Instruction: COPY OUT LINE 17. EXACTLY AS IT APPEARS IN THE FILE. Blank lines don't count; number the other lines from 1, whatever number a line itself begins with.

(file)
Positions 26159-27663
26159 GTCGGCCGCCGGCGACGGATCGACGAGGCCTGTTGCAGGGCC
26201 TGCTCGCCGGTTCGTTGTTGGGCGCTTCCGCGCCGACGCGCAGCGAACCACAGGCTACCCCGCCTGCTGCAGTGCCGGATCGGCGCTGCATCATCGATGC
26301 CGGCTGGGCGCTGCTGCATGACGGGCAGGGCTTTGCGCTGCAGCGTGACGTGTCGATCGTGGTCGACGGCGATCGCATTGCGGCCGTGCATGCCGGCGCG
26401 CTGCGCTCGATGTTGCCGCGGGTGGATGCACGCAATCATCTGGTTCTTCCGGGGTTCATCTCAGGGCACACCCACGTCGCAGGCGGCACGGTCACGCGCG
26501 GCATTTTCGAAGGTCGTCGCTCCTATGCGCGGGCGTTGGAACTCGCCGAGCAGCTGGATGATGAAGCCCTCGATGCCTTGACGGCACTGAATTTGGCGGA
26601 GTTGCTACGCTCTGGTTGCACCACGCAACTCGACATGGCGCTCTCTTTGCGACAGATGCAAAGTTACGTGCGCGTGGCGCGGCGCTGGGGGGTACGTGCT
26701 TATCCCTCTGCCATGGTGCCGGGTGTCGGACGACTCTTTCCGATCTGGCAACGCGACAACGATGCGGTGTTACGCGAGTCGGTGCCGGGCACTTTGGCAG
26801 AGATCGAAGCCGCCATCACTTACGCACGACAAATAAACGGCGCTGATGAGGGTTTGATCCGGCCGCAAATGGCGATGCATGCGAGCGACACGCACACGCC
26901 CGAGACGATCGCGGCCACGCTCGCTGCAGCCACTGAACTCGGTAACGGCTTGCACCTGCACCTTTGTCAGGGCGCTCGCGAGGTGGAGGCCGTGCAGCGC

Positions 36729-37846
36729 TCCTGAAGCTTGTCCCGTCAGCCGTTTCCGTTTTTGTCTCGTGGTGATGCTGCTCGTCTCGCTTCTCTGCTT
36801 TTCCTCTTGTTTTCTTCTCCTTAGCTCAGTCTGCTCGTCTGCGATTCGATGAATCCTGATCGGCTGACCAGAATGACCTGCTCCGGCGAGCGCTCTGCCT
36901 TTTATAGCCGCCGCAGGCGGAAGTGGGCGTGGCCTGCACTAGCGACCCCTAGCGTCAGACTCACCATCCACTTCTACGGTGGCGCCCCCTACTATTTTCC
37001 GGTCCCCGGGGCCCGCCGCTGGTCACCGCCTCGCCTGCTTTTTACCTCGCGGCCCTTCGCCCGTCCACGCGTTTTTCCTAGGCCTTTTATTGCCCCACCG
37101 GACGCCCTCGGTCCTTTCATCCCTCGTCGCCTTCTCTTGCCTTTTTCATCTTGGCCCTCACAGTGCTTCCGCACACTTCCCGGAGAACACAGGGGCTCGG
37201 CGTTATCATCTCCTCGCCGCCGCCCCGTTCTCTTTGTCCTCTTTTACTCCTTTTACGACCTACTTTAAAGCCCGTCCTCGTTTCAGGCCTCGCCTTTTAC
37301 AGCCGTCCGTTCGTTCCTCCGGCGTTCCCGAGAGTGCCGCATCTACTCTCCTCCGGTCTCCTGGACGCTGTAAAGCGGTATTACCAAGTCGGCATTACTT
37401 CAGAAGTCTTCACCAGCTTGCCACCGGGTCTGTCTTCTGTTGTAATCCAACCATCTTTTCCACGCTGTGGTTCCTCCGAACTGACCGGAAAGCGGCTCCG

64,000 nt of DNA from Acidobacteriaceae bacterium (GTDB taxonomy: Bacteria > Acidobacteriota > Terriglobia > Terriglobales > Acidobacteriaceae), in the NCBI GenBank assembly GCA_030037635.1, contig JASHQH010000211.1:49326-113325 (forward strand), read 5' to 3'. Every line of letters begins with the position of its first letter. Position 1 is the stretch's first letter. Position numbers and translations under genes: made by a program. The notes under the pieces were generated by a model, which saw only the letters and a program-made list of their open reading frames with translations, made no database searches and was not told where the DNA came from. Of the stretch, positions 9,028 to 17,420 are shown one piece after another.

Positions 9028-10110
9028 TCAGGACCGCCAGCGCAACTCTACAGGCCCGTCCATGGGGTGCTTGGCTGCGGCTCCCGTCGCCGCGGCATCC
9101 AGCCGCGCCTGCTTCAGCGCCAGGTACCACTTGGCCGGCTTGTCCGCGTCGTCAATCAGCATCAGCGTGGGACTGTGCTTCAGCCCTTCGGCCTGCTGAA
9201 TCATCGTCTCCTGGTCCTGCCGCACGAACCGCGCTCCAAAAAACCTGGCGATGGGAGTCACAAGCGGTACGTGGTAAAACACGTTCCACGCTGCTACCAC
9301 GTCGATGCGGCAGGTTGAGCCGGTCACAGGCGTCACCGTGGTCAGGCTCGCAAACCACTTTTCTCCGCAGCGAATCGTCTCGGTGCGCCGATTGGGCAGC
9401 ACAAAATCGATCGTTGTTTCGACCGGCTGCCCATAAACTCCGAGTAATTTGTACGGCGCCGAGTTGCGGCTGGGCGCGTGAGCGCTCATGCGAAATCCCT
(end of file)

37201 CGTTATCATCTCCTCGCCGCCGCCCCGTTCTCTTTGTCCTCTTTTACTCCTTTTACGACCTACTTTAAAGCCCGTCCTCGTTTCAGGCCTCGCCTTTTAC